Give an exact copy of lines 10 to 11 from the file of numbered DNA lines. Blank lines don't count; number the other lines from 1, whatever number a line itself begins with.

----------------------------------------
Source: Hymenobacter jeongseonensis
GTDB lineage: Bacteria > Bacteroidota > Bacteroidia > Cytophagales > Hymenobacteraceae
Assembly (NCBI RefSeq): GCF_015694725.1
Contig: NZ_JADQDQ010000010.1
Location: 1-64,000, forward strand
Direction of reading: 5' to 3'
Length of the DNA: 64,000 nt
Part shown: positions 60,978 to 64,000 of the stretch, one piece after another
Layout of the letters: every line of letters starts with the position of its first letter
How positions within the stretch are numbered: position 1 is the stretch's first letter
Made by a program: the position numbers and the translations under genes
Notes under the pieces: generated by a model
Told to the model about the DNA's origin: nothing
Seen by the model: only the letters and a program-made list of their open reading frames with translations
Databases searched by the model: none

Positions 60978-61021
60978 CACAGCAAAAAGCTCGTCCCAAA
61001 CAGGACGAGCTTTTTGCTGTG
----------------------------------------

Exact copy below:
How positions within the stretch are numbered: position 1 is the stretch's first letter
Made by a program: the position numbers and the translations under genes